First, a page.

Rigging the lottery

On December 29, 2010, Eddie Tipton won US$14.3 million from Hot Lotto. In 2015 he went to jail for it. Tipton had hacked the lottery’s random number generator.

USB Drive
Evan-Amos, Public domain, via Wikimedia Commons

The December 29, 2010, prize draw from Hot Lotto (a multi-state lottery in the United States) was a cool US$14.3 million, but no-one claimed it for nearly a year. The month before the deadline, a series of suspicious phone calls from a shell company based in Belize tried to claim the money. This company walked away empty-handed because they would not identify who controlled them or who had purchased the ticket.

There was a good reason for this secrecy. The actual purchaser of the ticket was Eddie Raymond Tipton. He would not identify himself for two reasons:

  1. He was an employee of the Multi-State Lottery Association, who ran the Hot Lotto lottery.
  2. He had rigged the draw.

Tipton was Hot Lotto’s information security director, and had used that position to gain access to the lottery’s random number generator. The computer that selected the winning numbers was kept very secure: it was not connected to the Internet, it was sealed within four glass walls and kept under constant surveillance, and it could only be accessed by two people at a time. Yup, some real Mission Impossible level security here.

It looks like Tipton first disabled the security camera (setting it to record just one second each minute) and then, under cover of adjusting the computer’s daylight savings settings plugged a USB drive into the lottery computer. This drive installed a rootkit into that computer which subtly affected the random number generation process. The change was a small one: on three specific days of the year, Tipton would know exactly which numbers were going to be drawn.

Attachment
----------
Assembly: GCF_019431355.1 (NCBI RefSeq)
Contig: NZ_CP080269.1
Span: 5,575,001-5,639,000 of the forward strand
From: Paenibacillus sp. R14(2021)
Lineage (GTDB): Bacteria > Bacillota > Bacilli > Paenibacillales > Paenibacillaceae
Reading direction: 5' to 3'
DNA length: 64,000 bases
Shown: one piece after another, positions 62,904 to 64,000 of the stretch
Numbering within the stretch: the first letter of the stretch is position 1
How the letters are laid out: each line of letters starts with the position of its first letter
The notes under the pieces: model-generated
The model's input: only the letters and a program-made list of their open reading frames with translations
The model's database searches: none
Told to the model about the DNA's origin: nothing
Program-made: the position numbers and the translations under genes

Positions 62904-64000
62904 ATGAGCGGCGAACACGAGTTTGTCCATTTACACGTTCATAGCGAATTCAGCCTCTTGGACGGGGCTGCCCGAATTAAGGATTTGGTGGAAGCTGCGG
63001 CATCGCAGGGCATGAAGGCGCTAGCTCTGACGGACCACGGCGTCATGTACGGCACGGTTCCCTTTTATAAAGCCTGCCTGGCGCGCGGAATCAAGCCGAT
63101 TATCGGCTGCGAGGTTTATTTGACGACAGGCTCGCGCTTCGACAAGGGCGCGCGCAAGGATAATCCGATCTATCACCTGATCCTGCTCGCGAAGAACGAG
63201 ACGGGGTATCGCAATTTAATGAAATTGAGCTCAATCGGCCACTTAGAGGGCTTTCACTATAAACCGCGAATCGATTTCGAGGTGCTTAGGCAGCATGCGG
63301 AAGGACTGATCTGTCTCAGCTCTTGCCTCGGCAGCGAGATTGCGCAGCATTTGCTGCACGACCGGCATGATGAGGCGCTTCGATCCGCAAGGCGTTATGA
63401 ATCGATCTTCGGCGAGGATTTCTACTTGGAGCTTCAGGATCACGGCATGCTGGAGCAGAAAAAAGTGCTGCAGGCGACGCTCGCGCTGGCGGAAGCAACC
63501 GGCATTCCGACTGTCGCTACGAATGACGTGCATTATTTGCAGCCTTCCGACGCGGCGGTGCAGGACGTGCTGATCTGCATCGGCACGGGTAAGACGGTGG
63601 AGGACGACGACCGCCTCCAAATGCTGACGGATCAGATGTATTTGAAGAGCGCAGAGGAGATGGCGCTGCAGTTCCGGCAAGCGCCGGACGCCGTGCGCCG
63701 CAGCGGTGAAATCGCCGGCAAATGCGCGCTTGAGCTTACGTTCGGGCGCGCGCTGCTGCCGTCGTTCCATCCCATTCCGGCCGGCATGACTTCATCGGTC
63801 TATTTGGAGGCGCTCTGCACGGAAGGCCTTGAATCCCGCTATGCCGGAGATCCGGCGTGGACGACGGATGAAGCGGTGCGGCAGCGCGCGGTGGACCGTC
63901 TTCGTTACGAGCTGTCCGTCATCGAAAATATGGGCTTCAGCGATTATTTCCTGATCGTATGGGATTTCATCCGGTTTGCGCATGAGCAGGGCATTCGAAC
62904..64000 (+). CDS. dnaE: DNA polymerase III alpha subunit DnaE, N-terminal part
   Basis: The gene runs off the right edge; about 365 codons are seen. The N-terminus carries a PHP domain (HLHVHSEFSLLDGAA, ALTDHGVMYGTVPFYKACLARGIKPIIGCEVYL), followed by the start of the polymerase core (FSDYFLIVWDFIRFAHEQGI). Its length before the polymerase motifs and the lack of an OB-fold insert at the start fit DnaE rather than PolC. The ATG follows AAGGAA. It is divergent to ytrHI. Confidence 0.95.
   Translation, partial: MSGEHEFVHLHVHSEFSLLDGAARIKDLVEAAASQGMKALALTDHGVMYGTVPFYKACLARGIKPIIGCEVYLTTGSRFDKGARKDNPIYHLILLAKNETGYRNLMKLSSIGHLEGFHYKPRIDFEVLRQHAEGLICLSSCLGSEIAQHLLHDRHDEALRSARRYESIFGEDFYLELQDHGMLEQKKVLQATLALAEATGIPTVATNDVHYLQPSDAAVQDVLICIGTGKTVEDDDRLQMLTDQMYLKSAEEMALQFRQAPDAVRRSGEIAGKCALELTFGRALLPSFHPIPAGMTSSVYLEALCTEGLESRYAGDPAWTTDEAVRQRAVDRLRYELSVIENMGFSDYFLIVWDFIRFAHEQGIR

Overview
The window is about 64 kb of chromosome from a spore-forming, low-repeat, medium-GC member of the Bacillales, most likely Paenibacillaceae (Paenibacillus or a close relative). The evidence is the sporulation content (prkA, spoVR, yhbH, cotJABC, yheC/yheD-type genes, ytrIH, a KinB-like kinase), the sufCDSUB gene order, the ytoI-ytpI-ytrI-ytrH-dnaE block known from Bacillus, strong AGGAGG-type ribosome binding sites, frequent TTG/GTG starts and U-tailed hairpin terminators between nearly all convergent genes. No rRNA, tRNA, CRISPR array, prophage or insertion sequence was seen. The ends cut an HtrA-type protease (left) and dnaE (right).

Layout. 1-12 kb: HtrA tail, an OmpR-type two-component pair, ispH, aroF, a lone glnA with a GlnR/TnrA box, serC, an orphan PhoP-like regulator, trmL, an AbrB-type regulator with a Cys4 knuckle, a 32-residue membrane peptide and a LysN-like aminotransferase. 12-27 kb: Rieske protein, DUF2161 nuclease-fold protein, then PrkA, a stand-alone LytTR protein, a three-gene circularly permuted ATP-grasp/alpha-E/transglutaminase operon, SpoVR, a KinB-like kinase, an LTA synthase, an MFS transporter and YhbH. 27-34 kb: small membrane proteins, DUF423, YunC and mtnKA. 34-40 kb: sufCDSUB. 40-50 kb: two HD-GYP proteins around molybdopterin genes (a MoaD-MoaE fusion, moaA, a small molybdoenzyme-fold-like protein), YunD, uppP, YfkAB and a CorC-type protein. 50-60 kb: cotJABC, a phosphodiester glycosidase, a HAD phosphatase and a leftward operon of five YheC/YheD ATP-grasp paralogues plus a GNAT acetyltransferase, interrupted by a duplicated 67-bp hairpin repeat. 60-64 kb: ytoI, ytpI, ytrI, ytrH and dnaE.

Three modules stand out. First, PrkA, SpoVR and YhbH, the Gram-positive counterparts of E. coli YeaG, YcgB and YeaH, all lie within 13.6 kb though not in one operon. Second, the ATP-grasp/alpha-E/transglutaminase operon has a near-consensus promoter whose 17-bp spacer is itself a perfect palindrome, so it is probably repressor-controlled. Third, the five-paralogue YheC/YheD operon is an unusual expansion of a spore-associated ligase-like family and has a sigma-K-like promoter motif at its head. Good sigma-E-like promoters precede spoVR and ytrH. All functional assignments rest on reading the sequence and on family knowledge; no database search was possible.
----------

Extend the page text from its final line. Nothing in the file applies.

For obvious reasons it is illegal for any employee of a lottery organisation to buy tickets in their lottery. Tipton had to find a way to funnel the ticket through a third party. When his shell company attempts fell through, suspicions began to mount. Security camera footage – this time of the ticket purchase itself – showed a man who looked an awful lot like Tipton. In 2015, he was arrested and charged with fraud.

Tipton was found guilty and sent to jail; later that same year evidence was found of several earlier successful crimes. Tipton, friends, and relatives had together “won” more than two and a half million dollars from three other lottery draws. They all ended up in jail, of course.

(End note: the only honest way I’ve heard to increase your winnings in the lottery is this: pick numbers higher than 31. This won’t increase your chances of winning, but it may just increase the amount you win if you do. Many people use their birthdays when choosing numbers, so when the numbers 1 to 31 come up there may be more winners. More winners means a smaller share of the prize to each one. If you win with numbers above 31, you may just be sharing the prize with fewer people – and so winning more money. I have no idea if this technique actually works in practice because I don’t buy lottery tickets, but it’s a neat idea, and you probably won’t go to jail for trying it.)

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